Fly fishing: Cunning fly but it is not my day at the river

Peacock feather fly, dressed by Stephen Cheetham.
Peacock feather fly, dressed by Stephen Cheetham.
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I must thank all those kind readers who contacted me after last month’s column enquiring after my well-being. Since surgery for Dupuytren’s contracture, my right hand is improving quickly. I can hold a fishing rod once more and the sense of touch in my fingertips is returning.

There are now only a few things that my physiotherapist has advised me to avoid; ironing, I am assured, is very dangerous because the iron handle is very narrow and I may lose my still compromised grip on it. He is also concerned that using a vacuum cleaner might slow down my rehabilitation.

It is far too complicated for me to understand but it’s something to do with electrical vibrations and blood circulation. As usual, I just do as I’m told.

The remaining impairment to my sense of touch is a bit of a problem. One of the most vital skills to an angler of any persuasion, is the ability to tie effective knots.

Fumbling fingers do not make it easy to tie a tucked half-blood knot in a piece of monofilament that is 0.13mm in diameter.

A recent afternoon found me sitting by the River Nidd. I always spend several minutes taking stock before I even make a cast. The river was very low and so I had taken up position by a long riffle - a point where the river is fairly shallow but fast flowing over stones.

I decided that this was perfect fish habitat, given the conditions. The broken water gives the trout a sense of security, a stony river bed is home to many of the aquatic insects that constitute fish food.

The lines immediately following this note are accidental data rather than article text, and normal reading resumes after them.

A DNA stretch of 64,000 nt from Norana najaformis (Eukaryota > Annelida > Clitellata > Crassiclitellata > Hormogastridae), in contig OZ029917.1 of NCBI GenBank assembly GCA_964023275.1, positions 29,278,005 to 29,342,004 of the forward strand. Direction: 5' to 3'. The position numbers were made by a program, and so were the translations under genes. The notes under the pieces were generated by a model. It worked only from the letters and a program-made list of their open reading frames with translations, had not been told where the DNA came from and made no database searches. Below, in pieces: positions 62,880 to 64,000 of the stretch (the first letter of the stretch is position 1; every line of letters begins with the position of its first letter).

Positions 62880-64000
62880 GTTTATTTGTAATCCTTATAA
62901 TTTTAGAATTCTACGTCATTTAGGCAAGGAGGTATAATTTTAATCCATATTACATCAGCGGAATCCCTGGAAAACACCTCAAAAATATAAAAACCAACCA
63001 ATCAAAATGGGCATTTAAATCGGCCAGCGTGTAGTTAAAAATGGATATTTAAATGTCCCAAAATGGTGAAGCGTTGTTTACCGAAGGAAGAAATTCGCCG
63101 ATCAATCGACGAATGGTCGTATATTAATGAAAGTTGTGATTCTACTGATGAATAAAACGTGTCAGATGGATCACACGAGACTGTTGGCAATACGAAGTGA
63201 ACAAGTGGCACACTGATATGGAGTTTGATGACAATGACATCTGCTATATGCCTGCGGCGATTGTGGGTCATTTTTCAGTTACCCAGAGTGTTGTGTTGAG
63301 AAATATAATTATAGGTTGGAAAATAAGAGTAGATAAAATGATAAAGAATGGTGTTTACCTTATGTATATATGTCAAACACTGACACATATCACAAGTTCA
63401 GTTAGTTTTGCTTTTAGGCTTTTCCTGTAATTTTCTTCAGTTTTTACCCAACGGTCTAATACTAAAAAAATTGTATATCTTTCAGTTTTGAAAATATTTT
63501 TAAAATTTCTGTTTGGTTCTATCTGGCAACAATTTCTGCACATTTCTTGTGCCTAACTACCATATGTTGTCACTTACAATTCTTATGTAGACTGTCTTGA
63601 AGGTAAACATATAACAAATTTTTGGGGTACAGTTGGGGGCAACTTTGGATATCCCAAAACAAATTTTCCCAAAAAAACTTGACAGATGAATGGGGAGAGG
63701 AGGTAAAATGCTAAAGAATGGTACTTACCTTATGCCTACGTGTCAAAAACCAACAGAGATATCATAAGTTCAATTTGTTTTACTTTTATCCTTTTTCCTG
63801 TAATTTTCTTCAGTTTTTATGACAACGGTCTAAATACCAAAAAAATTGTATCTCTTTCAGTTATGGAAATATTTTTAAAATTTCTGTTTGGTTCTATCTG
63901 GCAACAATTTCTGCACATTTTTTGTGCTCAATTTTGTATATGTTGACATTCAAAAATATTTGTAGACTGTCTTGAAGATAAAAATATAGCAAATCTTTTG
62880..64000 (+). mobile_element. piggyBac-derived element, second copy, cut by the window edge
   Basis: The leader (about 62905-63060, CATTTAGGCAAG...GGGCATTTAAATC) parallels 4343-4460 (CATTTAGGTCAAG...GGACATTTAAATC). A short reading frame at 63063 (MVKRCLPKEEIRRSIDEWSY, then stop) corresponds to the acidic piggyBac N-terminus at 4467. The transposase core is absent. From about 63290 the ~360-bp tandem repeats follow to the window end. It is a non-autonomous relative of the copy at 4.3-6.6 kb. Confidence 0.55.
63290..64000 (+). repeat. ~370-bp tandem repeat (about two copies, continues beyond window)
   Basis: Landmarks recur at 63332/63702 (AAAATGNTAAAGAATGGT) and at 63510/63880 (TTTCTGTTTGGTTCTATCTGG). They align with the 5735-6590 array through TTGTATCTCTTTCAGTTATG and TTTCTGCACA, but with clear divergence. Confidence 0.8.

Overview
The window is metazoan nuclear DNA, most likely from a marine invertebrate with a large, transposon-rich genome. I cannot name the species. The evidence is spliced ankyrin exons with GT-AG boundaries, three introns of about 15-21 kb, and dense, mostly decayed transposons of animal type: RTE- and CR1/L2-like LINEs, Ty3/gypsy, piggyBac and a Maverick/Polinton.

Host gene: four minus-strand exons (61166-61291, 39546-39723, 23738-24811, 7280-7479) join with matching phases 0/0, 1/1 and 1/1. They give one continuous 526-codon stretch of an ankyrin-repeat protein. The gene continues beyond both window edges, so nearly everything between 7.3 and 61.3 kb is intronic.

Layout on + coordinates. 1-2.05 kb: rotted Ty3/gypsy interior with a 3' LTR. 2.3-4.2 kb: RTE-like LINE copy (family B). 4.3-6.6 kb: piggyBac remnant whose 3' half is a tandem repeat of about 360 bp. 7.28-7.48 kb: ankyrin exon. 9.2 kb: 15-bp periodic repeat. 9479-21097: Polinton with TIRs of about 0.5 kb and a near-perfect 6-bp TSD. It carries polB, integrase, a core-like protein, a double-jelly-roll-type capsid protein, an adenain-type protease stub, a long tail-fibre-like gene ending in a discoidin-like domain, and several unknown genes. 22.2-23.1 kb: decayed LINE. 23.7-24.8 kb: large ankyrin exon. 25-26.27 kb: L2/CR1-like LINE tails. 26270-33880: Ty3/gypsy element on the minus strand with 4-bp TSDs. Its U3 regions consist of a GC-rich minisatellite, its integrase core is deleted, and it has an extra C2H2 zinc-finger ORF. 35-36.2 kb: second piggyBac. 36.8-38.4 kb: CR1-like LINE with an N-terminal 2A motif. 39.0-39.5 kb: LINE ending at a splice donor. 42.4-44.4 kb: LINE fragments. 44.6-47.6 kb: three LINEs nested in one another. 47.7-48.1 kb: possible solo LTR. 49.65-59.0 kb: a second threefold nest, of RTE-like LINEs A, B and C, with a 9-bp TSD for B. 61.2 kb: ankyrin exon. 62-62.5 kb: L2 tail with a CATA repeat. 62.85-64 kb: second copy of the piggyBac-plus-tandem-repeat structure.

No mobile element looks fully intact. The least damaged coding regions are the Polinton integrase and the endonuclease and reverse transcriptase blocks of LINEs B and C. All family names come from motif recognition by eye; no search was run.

Most importantly, as the river burbles over the stones, it picks up life giving oxygen. It does require an experienced eye, but as I watched I could see the occasional swirl and splash in the broken water.

I watched a little longer; there were no adult flies to be seen on the water so I reasoned that the fish were eating nymphs. The occasional splash suggested that some of the nymphs were being eaten at the water surface as they hatched into adult flies.

I carefully made my way to the downstream end of the riffle so that I could cast my fly upstream to the fish.

Steve has tied an example of the fly that I use in these circumstances and in which I have enormous confidence. Simplicity is often best. This consists if a peacock feather with the fuzzy bits removed with a pencil rubber, wrapped round the hook and topped off with a bit of duck’s bum fluff.

Seated on a bank-side tussock, I reckon that it took me a good five minutes to tie a satisfactory knot; the finger ends stubbornly refusing to properly manipulate the end of my fine leader.

Finally, satisfied with my efforts, I turned my attention back to the water where nothing had altered. The subtle changes in the flow of the water and the occasional flattening of the ripples reassured me that the trout were still busy.

With the rod in right hand and the fly in my left, I carefully stepped into the river, pausing briefly to adjust the prescription Polaroid glasses that I rely upon.

That’s when the right arm of my spectacles disengaged from the rest of the frame, which, swinging on the retaining cord, fell into the water.

I managed to grab them before they sank and managed to stuff them down my waders.

I’m as blind as a bat without my specs; the wade to the bank had every potential for disaster.

Five yards out, I tripped over a big stone and went headlong into the Nidd. I must apologise profusely to the two lady dog walkers - I was just thinking out loud.